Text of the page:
After years of shopping at over a dozen Home Depot stores from Allentown, PA to Jersey City, NJ – I’ve come to realize, that the overall experience at these stores has a lot to do with the people that work there.
Home Depot employees can make a huge difference
If you’re a “pro,” and just shop at Home Depot to get what you already know you need – then it probably doesn’t matter.
But many people, like us quite often, go to Home Depot to solve problems. Fix things. Come up with solutions. And that often means you like to ping ideas or ask for suggestions.
That is where the kinds of people who are employed at a particular location come into play.
Now while it’s completely understandable that there is turnover at all retail stores – and good and bad employees come and go all the time. But over the long-term, you can see trends that correlate with geographical areas and the types of people inclined to work there.
For instance, we’ve had lackluster experiences at places like Jersey City or even Vauxhall. Where employees were either dumb as bricks – or insanely lazy and were “bare minimum” type people.
Whereas other places, such as Hackettstown, Phillipsburg, and almost all PA locations – where employees were high-energy, pleasant, and quite informative, motivated, and helpful. Again, it ebbs and flows – but in general – certain locations seem to have profoundly better employees.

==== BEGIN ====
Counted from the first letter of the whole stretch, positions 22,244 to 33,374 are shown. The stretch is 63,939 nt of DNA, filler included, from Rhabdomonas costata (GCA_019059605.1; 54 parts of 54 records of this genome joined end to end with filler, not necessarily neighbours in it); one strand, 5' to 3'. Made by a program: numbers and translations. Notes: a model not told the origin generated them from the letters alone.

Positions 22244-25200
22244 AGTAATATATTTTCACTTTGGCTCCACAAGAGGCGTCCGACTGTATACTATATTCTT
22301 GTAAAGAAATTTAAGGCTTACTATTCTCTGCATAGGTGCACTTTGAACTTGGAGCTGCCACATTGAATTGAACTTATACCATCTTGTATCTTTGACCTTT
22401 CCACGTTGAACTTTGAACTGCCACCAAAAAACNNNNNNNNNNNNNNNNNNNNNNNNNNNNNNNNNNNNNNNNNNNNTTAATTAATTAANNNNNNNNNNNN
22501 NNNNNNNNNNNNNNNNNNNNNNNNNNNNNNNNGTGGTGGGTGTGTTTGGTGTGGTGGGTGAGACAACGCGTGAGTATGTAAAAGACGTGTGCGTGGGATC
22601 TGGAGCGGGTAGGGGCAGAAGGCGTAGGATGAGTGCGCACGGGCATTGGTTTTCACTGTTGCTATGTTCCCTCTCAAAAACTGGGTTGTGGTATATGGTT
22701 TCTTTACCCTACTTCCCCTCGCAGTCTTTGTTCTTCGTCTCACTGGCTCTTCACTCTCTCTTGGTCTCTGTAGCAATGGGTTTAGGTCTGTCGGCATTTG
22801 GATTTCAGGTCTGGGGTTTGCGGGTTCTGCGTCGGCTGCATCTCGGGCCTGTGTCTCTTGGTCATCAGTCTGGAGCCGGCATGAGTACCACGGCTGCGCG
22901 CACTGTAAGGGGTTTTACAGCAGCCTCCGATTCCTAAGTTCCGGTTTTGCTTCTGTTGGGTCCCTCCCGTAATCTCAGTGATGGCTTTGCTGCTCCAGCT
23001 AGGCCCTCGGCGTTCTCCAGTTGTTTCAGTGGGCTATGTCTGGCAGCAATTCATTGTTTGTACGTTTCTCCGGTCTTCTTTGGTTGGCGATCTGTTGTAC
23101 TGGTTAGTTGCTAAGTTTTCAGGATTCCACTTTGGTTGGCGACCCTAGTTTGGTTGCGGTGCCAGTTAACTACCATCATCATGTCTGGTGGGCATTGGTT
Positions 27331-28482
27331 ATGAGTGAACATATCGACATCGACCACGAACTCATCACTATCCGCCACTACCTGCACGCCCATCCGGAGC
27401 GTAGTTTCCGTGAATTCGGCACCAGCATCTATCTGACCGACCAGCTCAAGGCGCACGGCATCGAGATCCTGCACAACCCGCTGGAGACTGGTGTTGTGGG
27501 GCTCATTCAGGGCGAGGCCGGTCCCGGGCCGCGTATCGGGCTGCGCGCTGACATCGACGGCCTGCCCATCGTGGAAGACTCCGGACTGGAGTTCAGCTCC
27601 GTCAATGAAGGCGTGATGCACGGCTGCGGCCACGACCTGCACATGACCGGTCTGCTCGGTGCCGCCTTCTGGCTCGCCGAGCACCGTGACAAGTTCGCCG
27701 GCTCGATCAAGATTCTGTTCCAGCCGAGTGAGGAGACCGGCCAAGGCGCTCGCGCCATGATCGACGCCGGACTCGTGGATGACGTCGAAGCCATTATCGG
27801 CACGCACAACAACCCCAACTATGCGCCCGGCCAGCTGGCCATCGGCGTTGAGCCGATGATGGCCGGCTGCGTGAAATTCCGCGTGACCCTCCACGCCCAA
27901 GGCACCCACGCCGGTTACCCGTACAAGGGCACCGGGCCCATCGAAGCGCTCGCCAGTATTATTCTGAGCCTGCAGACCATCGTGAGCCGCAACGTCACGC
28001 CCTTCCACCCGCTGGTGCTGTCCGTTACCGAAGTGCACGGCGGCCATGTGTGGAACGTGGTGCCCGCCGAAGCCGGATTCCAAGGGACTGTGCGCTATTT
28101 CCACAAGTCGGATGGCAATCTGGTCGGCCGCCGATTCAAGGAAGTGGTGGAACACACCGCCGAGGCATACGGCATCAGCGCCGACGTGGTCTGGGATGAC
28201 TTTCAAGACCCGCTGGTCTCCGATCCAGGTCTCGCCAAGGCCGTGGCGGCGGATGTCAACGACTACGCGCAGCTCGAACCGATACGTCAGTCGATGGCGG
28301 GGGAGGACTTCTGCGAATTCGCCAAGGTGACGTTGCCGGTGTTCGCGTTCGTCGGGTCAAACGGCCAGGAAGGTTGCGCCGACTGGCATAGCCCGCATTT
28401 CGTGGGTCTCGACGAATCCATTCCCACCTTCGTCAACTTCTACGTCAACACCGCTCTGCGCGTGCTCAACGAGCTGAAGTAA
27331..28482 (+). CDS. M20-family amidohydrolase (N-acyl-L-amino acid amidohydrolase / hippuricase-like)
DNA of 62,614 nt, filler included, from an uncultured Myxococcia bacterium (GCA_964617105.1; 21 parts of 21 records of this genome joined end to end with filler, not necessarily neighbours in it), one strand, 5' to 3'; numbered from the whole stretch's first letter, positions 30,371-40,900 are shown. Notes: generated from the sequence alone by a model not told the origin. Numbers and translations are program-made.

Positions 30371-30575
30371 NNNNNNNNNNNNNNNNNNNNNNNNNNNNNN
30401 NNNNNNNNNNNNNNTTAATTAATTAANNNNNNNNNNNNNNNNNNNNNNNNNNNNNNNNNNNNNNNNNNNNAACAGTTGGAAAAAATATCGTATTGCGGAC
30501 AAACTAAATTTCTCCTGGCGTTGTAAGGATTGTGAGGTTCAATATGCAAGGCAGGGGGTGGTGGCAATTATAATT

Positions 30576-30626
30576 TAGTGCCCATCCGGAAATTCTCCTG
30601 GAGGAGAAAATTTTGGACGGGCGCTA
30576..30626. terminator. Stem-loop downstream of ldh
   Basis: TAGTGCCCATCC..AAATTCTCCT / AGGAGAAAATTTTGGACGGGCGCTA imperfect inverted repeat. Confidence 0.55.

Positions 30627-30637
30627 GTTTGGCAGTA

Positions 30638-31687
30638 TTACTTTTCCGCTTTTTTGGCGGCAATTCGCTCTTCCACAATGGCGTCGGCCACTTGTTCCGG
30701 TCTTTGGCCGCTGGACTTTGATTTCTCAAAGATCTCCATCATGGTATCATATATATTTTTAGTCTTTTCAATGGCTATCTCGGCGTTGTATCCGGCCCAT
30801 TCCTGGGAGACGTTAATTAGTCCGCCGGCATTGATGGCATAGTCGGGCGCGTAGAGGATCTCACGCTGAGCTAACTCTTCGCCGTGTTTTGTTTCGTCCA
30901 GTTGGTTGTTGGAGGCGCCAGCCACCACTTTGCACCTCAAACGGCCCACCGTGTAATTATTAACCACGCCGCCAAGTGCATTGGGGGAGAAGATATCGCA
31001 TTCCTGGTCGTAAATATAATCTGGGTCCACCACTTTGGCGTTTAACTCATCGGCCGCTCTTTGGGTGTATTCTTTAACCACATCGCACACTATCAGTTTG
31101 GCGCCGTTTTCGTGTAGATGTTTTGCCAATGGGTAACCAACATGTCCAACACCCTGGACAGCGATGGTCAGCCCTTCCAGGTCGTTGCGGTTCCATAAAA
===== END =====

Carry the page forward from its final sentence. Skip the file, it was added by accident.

And don’t get me started about Lowe’s. They seem to have hardly anyone working there when you need help – and most often completely unhelpful (our experiences at least).
“Going to the hardware store”
Before the massive billion-dollar chain hardware stores were everywhere – you typically had you “hometown hardware store.”
They still exist, thankfully – and that is where homeowners usually went to “talk shop” with the owner. Information changed hands, and people helped people and built relationships.
The modern-day hardware stores, while incredibly convenient (as well as cheaper in most cases), have all but eliminated that long-term relationship you might have with a sole proprietor of a smaller shop. Sure, some managers might stick around for a few years, but it’s rare to have a relationship-building experience with a single individual at a chain hardware store.
And don’t get me wrong – even the local hardware shops aren’t guaranteed to be super helpful or have incredible expertise either, which is why it’s important to explore various locations, talk to neighbors, and so on. Word of mouth still has power in 2018.
Seeking out your elders
Finally – one last thing I want to point out is that if I have a specific question or need advice, I tend to gravitate towards the older employees quite honestly.
Although many times I’m limited to who’s working in a particular section, if I have the option, I always have better results when I speak to someone who’s “been there done that” rather than the younger generation who just Google’s everything to solve their problems.
Real life experience almost always trumps instant answers. Both short term and especially long term.
Good luck out there!